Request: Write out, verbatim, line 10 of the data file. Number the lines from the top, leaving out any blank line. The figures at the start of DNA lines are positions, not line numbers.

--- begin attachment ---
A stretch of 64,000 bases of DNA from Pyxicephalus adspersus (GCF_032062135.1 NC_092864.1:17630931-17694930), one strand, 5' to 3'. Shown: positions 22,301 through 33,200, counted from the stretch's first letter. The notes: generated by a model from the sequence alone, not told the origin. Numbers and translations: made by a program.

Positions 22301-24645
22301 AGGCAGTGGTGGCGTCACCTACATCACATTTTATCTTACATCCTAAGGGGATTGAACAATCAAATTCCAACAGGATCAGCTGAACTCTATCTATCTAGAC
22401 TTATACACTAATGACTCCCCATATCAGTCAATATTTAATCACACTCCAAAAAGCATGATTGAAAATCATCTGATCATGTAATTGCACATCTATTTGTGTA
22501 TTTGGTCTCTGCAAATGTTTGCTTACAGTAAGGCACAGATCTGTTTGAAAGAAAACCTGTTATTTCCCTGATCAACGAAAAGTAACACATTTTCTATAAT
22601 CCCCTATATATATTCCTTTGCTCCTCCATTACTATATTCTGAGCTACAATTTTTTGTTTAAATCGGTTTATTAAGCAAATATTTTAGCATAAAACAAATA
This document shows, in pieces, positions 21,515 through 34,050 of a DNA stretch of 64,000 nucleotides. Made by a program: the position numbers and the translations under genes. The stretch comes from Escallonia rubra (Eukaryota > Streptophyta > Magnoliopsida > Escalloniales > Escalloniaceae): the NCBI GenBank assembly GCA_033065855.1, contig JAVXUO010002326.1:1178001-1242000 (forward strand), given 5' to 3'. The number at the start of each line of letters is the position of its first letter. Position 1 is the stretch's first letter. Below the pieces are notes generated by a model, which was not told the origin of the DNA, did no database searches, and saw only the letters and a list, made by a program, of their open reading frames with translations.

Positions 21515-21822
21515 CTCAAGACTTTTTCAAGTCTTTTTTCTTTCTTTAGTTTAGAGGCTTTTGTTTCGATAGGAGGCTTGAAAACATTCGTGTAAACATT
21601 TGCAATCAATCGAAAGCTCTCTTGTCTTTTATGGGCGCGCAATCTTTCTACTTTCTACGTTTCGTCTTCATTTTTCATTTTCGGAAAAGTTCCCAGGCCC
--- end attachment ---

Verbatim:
21601 TGCAATCAATCGAAAGCTCTCTTGTCTTTTATGGGCGCGCAATCTTTCTACTTTCTACGTTTCGTCTTCATTTTTCATTTTCGGAAAAGTTCCCAGGCCC